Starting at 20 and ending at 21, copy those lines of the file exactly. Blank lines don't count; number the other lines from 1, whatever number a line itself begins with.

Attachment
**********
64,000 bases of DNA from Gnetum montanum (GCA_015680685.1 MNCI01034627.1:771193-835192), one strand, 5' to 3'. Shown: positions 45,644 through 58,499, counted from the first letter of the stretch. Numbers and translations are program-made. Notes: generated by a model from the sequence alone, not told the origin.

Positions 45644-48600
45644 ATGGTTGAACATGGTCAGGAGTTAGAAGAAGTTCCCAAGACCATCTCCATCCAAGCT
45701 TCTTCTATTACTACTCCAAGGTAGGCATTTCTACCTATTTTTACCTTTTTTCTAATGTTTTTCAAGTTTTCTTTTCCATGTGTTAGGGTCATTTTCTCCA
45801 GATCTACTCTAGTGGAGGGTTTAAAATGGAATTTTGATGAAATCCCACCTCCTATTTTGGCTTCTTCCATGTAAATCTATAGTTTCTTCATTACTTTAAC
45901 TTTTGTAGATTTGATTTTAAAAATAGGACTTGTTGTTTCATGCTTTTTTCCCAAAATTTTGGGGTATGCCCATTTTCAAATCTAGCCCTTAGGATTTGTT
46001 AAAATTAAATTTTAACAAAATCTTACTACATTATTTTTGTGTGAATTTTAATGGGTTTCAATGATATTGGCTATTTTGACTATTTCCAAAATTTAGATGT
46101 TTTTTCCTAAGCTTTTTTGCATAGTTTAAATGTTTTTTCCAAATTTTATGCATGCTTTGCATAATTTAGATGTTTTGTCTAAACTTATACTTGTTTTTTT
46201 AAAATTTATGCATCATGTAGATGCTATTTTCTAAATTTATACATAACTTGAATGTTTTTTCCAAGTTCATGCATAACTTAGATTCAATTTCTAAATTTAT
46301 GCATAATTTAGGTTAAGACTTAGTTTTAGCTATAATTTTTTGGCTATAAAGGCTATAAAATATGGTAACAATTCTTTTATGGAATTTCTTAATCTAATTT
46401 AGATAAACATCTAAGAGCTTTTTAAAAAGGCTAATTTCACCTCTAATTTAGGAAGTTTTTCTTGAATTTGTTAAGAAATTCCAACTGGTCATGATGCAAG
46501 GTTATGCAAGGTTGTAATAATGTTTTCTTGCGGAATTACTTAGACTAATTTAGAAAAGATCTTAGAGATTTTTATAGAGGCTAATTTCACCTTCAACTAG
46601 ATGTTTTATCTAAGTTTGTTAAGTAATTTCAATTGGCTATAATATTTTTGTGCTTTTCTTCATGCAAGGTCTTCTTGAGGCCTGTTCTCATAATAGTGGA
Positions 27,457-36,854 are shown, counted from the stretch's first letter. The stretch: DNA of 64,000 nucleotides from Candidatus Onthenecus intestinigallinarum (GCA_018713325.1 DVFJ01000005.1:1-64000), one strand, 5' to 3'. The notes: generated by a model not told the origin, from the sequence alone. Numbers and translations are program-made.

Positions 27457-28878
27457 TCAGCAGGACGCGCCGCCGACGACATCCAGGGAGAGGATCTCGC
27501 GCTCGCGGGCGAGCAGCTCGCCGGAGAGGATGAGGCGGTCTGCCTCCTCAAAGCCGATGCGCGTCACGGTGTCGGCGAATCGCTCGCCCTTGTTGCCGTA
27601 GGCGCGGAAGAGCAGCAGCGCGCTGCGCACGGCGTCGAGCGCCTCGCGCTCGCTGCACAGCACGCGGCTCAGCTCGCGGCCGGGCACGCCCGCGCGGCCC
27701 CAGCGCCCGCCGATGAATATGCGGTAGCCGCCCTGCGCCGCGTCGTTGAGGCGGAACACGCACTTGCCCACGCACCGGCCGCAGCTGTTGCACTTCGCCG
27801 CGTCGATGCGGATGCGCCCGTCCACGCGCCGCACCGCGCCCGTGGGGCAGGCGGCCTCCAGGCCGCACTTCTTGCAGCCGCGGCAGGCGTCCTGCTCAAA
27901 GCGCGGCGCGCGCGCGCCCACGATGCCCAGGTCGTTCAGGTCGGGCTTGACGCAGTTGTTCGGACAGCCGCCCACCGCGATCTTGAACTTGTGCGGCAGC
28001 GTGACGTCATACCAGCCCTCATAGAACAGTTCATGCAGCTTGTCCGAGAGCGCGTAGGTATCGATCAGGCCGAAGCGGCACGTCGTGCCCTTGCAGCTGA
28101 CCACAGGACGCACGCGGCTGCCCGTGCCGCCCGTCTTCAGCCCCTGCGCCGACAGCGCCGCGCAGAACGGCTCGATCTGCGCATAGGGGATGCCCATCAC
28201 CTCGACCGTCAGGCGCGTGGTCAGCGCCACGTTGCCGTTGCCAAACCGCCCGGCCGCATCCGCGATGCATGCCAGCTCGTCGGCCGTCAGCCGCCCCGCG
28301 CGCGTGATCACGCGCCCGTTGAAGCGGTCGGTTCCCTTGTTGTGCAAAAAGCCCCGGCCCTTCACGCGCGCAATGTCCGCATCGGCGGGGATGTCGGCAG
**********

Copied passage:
27801 CGTCGATGCGGATGCGCCCGTCCACGCGCCGCACCGCGCCCGTGGGGCAGGCGGCCTCCAGGCCGCACTTCTTGCAGCCGCGGCAGGCGTCCTGCTCAAA
27901 GCGCGGCGCGCGCGCGCCCACGATGCCCAGGTCGTTCAGGTCGGGCTTGACGCAGTTGTTCGGACAGCCGCCCACCGCGATCTTGAACTTGTGCGGCAGC